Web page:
November 22, 2010
While accompanying my fiancé to Asheville, N.C. for one of her residency interviews, I found myself bouncing around from coffee shop to coffee shop in downtown Asheville, scooping up free internet, downing coffee, handling bits of work, bits of personal business and trying to think about whether I could live here for the next 4+ years. Then I remembered an article we had read in the New York Times about an “Edible” park in Asheville. I quickly looked it up, and found out that Asheville indeed had embarked on an edible park based on the foundations of permaculture and “edible forest gardens”
I drove five minutes out of downtown and found a small park with a recreation center, looking out onto city hall. As you walk down a path through the park, what you see are grapes lining the fence of a basketball court with fig trees, elderberry trees, and kiwis both growing and vining through fence-like structures. Further down the path are apple trees, peach trees, berry bushes and other edible plants that I couldn’t recognize due to the coming winter season. Everything in this area of the park is both edible and representing of mini-ecosystems called “edible-forest gardens.” Planted next to the fruit trees are plants that work in symbiosis with the fruit tree, much like the different species in a forest. I saw herbs that attract pollinators, ground cover like lemon balm and strawberries that keep the ground moist, avoid evaporation and block out weeds. Other perennials like borage, comfrey and purple tree collards act as dynamic accumulators, which bring important minerals from the soil and make them available to the surrounding plants, while plants like artichoke act as natural “mulchers” that continually feed the soil. I did not see all of these plants present, but I can understand that is their vision.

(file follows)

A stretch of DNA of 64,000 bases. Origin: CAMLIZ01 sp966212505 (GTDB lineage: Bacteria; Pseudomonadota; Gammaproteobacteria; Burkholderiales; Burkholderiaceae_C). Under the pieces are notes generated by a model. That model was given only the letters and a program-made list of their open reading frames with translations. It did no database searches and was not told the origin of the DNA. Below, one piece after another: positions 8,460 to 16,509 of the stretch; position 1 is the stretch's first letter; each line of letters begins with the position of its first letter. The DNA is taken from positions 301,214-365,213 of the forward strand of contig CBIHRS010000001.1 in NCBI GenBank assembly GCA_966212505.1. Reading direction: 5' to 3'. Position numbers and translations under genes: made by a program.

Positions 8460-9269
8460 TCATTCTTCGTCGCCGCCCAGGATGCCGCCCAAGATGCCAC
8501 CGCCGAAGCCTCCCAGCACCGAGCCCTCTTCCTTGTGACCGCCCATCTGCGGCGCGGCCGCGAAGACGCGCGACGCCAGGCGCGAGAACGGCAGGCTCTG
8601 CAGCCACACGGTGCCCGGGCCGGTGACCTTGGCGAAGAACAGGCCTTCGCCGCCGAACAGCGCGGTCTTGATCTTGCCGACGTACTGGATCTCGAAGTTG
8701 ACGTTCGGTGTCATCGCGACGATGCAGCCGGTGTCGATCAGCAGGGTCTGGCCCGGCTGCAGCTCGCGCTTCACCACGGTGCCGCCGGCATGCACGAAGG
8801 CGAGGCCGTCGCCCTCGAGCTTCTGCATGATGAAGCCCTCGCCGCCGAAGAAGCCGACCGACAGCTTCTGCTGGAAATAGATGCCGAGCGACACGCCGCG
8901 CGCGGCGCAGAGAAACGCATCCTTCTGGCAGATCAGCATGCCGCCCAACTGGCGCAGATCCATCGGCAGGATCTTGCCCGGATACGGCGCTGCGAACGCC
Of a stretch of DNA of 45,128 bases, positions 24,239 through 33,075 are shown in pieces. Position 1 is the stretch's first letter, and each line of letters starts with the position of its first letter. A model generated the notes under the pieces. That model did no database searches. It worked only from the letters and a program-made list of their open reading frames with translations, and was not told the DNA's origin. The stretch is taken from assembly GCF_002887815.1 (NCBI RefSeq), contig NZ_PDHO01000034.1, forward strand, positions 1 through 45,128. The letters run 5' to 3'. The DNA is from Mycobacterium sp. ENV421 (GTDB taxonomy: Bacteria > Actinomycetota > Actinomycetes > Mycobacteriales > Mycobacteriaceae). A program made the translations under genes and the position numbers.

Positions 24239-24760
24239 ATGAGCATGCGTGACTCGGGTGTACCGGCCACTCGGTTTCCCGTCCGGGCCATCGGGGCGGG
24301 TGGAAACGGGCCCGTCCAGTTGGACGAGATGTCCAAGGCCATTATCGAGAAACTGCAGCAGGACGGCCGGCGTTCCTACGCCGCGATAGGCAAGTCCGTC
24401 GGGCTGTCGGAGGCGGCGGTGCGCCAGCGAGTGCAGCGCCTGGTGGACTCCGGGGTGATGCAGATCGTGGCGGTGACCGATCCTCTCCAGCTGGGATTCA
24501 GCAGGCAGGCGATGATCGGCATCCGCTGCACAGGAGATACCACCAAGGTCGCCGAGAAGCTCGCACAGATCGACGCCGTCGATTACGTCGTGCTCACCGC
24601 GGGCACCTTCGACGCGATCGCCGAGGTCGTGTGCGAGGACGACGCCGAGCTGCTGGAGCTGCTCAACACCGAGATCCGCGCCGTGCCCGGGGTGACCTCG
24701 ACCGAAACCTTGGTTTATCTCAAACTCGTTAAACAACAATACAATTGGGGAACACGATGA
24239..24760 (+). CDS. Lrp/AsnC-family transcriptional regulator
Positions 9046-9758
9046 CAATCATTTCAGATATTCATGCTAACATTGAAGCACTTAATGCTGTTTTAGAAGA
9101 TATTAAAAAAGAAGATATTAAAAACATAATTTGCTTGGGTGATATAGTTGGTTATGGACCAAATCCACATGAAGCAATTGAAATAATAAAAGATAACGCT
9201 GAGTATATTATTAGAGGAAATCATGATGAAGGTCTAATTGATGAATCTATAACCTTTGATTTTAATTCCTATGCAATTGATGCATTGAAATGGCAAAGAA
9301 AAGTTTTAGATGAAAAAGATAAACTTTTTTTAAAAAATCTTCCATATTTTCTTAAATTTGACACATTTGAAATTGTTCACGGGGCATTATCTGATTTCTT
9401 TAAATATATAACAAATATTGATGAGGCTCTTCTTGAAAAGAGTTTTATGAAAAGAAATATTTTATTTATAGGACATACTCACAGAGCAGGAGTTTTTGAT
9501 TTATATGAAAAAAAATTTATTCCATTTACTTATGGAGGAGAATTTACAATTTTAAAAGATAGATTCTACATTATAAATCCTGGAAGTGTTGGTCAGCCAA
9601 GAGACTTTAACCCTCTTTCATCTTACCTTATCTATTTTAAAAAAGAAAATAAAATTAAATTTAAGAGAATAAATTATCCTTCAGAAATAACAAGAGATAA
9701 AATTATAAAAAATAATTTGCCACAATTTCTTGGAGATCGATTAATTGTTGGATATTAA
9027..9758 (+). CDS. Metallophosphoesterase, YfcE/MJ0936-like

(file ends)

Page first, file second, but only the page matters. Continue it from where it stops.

I was really struck by two things. (I must admit that it was late November when I went, so the fruit from the apple, pear, peach, and fig trees had long ago fallen to the ground) The first is, that the trees were really big! Through my work with students and school gardens, I’m used to the idea of starting fruit trees very small (to manage costs) and watching them develop, and I didn’t know how old this park was, but I thought it was a relatively new venture, so I was surprised at how developed all the trees were. Upon further research, I realized the park was over 12 years old. This is exciting because it provides a glimpse into the future of many of these urban agriculture projects and what wonderful growth we can expect in the coming decades. The second thing that struck me was a vision of the near future, when kids playing in this park during the summer will play basketball next to an urban orchard, with vines of luscious grapes growing right next to the court; where it might become normal to come out of the local recreation center and grab an apple off of the tree and eat it as a snack on your walk/drive home. I know it’s hokey, but if the places we are affect us in a meaningful way, then in urban areaswe are being affected by things like the prevalence of fast food restaurant and easy, convenient calories. If that is true, why wouldn’t the being connected to the way food is grown in our parks and schools on a daily basis have an affect? Of course, I’m skeptical about the edible park’s chances in a battle of influence against food company marketing, but it’s just the beginning and that may not even be the players in the fight.
For now, it’s just exciting to see another story of communities searching to reconnect with food in a tangible way, bringing the principles of permaculture into the urban setting and making our cities more enjoyable places to live in.
– Jesse Kurtz-Nicholl